iii) Create a config file by defining the required parameters for generating a certificate signing request (CSR). OpenSSL uses all the information in the custom config file [/home/newcerts/myopenssl.config] to compile an X.509 certificate and the key to generate the signature. The CSR must contain the ip address and the DNS resolvable hostname, so this must be defined in the subject alt name parameter in the config file.
The content of a sample openssl config file is shown below. Some of the parameters under the req_distinguished_name section are explained in step ii) of section 4.

[ req ]

default_bits = 2048

distinguished_name = req_distinguished_name

req_extensions = req_ext

prompt = no

default_md = sha256

[ req_distinguished_name ]

C = IN





CN = ip198-51-100-0.pok.ibm.com

emailAddress = user@in.ibm.com


subjectAltName = @alt_names


DNS.1 =

DNS.2 = ip198-51-100-0.pok.ibm.com

echo "subjectAltName=IP:<VIP>" > altnames.txt

iv) The key parameter can use the existing /etc/pki/tls/private/powervc.key or the new key generated in step ii.

Run the below command to generate a CSR using the custom openssl config file.

openssl req -new -sha256 -nodes -out /home/newcerts/pvc.csr -key /etc/pki/tls/private/powervc.key -config /home/newcerts/myopenssl.config

Once the CSR has been generated, it can be sent across to the internal or external CA to be signed. However, if you wish to generate your own CA root certificate that can be used to sign your PowerVC certificate, read section 4 below, otherwise proceed to section 6.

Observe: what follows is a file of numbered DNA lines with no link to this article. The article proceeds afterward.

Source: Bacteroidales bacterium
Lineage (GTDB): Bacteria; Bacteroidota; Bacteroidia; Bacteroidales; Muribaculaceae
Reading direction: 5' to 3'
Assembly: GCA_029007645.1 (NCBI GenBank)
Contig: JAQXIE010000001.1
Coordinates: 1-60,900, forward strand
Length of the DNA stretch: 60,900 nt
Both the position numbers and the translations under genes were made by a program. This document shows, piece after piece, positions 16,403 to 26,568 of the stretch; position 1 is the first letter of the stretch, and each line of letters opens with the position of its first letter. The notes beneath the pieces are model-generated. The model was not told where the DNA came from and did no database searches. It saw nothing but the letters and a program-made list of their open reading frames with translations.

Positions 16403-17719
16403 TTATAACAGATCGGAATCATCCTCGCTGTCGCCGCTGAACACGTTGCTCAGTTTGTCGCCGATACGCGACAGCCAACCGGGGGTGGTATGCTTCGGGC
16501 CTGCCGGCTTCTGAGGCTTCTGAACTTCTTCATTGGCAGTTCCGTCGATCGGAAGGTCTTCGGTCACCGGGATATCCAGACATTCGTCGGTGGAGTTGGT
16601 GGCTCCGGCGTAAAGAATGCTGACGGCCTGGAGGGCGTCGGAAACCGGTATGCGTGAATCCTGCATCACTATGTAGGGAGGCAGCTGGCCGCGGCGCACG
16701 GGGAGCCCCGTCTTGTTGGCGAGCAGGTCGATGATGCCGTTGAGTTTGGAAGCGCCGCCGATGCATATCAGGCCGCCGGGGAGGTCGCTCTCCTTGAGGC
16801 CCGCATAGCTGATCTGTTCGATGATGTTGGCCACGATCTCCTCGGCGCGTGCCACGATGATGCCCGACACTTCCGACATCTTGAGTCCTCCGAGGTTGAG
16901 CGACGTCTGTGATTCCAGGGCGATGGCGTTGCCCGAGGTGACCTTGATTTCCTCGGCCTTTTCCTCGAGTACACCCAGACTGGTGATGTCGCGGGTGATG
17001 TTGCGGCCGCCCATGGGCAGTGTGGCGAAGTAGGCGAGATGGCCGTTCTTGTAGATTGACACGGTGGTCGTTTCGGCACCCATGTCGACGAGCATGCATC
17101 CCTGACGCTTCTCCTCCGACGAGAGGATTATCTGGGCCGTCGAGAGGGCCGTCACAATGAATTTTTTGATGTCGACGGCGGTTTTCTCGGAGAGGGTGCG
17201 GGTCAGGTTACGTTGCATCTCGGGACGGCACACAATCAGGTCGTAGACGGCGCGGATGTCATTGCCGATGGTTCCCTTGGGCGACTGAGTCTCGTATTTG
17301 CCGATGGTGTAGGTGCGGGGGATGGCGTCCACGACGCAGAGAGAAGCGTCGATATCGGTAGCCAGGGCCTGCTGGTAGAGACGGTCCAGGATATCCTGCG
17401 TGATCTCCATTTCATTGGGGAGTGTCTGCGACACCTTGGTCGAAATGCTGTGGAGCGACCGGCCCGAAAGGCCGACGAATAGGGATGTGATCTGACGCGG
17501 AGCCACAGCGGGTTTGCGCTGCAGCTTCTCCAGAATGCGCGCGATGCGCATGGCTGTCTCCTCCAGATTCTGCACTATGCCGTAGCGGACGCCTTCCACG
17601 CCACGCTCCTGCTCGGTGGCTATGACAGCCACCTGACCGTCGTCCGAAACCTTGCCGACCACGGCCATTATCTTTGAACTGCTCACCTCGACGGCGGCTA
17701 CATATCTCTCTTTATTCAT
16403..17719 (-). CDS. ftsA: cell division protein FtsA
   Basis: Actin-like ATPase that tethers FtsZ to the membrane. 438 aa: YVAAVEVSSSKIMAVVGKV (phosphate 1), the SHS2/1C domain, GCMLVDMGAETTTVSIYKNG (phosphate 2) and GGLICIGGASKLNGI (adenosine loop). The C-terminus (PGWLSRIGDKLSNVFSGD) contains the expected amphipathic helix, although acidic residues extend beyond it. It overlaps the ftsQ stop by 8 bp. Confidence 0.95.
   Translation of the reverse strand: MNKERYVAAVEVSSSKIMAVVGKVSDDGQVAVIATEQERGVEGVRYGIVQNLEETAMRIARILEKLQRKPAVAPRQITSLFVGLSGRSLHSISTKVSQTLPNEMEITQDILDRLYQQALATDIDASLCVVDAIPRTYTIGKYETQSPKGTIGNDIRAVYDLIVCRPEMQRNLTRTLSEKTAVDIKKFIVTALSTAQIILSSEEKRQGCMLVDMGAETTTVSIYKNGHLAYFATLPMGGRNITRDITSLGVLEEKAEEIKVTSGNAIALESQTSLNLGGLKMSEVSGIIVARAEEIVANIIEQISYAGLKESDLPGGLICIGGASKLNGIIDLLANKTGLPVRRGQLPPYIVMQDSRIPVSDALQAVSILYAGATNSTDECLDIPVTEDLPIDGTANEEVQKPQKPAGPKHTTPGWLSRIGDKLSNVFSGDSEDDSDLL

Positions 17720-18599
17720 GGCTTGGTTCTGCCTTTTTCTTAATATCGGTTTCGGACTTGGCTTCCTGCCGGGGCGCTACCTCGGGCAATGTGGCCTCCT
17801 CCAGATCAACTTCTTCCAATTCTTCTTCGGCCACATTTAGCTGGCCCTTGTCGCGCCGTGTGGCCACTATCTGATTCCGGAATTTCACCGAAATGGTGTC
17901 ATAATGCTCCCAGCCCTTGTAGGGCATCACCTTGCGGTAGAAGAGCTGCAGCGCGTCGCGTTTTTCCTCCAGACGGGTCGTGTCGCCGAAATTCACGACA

4. Generate a CA root certificate

There could be cases where you want to sign your PowerVC certificate (for example, in a temporary situation) with your own CA certificate. In such cases, you can use OpenSSL commands to generate your own CA certificate and use that to sign the PowerVC certificate. The steps below explain how a CA root certificate can be generated.

i) Generate a new RSA key for the CA called as RootCA.key.
openssl genrsa -out /home/newcerts/RootCA.key 2048

ii) Generate a new CA certificate called RootCA.pem. The CA key will be used to sign the CA certificate. The subject field contains multiple parameters that are explained below. All these details are required to compile an X.509 certificate. The CA certificate will be generated in PEM format.

C = Country name
ST = State or province name
L = Locality name
O = Organization name
OU = Organizational Unit name
CN = Common Name
days = number of days the certificate is valid
openssl x509 -req -extfile altnames.txt -in pvc.csr -CA RootCA.pem -CAkey RootCA.key -CAcreateserial -out pvc.pem -days 1024 -sha256

The next section describes how you can use this newly generated CA certificate/key to sign a certificate.

5. Create a CA-signed certificate with a CSR

Generate the CA-signed certificate pvc.pem for the PowerVC system.

in = The input file with PowerVC’s certificate signing request.
CA = The CA certificate file that will sign the PowerVC’s certificate.
Cakey = The CA key file that has signed the CA certificate file.
out = CA signed PowerVC certificate file in PEM format.

A file named RootCA.srl gets created that contains a unique serial number assigned by the CA to the certificate.

openssl x509 -req -extfile altnames.txt -in /home/newcerts/pvc.csr -CA /home/newcerts/RootCA.pem -CAkey /home/newcerts/RootCA.key -CAcreateserial -out /home/newcerts/pvc.pem -days 1024 -sha256

The above step generates a certificate named pvc.pem that is signed (issued) by the root CA certificate given as input (RootCA.pem).

6. Appending the certificate with the certificate chain (only for CA-signed certificates)

PowerVC requires that the certificate used by PowerVC contains the entire certificate chain. The following step ensures that the final certificate contains the leaf certificate at the top and the root CA at the bottom.